If I lived in my apartment for 2 years, can my landlord charge me for the replacement of the carpet?

UPDATED: Aug 22, 2011

Advertiser Disclosure

It’s all about you. We want to help you make the right legal decisions.

We strive to help you make confident insurance and legal decisions. Finding trusted and reliable insurance quotes and legal advice should be easy. This doesn’t influence our content. Our opinions are our own.

UPDATED: Aug 22, 2011Fact Checked

Get Legal Help Today

Compare Quotes From Top Companies and Save

secured lock Secured with SHA-256 Encryption

If I lived in my apartment for 2 years, can my landlord charge me for the replacement of the carpet?

My landlord sent me a letter indicating the balance on my account. Although I agree with most terms of the letter they landlord is charging me $597 for replacement of the carpet. The carpet was according to the landlord heavily stained and soiled.

Asked on August 22, 2011 California


FreeAdvice Contributing Attorney / FreeAdvice Contributing Attorney

Answered 11 years ago | Contributor

Whether or not you are responsible for paying for the replacement of carpet in the unit you are renting is set forth in the written lease you have for the apartment. Read the written lease (assuming you have one) carefully in that its terms control the obligations you owe your landlord and vice versa unless in conflict of state law.

If the lease states you are responsible for such replacement beyond normal wear and tear, you would be responsible for such costs.

You need to be aware that many landlords try to have a tenant pay the costs of carpet replacement under the pretense that the carpet has been "damaged" by the tenant where in reality, the carpet through normal wear and tear simply wore out on its own without any abuse by the tenant.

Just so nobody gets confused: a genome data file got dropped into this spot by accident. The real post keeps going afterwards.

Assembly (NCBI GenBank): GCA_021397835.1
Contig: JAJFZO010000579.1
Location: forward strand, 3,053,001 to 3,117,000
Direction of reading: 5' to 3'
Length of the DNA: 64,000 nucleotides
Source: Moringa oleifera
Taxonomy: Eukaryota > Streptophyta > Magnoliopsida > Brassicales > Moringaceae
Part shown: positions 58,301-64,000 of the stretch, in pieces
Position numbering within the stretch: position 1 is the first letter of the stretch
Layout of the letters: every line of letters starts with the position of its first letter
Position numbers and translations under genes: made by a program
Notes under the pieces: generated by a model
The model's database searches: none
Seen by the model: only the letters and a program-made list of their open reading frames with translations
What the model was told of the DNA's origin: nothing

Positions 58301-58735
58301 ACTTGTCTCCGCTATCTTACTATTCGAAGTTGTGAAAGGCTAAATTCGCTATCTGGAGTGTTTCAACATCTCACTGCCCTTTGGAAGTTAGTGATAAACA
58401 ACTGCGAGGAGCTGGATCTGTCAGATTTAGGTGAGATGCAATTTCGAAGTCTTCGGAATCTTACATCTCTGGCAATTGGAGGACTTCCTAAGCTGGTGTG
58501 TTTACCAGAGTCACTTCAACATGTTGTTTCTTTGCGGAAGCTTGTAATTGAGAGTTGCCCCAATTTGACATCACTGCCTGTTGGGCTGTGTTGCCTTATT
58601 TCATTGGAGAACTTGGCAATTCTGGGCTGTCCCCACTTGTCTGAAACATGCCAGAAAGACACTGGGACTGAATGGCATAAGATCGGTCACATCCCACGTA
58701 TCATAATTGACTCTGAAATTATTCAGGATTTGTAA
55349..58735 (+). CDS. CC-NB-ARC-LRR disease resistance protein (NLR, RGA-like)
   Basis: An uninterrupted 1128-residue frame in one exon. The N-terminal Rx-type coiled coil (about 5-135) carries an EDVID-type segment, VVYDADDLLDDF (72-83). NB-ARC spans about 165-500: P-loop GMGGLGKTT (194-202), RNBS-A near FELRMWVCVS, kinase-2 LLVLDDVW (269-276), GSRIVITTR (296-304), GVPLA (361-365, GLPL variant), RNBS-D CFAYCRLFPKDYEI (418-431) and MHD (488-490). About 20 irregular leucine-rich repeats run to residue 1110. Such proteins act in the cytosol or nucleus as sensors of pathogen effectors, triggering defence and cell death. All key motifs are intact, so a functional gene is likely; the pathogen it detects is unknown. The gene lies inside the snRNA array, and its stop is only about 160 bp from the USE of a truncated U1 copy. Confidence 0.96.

The laws of most states do not hold a tenant repsonsible for normal wear and tear replacement of articles in the unit they are renting.

Good question.

IMPORTANT NOTICE: The Answer(s) provided above are for general information only. The attorney providing the answer was not serving as the attorney for the person submitting the question or in any attorney-client relationship with such person. Laws may vary from state to state, and sometimes change. Tiny variations in the facts, or a fact not set forth in a question, often can change a legal outcome or an attorney's conclusion. Although AttorneyPages.com has verified the attorney was admitted to practice law in at least one jurisdiction, he or she may not be authorized to practice law in the jurisdiction referred to in the question, nor is he or she necessarily experienced in the area of the law involved. Unlike the information in the Answer(s) above, upon which you should NOT rely, for personal advice you can rely upon we suggest you retain an attorney to represent you.

Get Legal Help Today

Find the right lawyer for your legal issue.

secured lock Secured with SHA-256 Encryption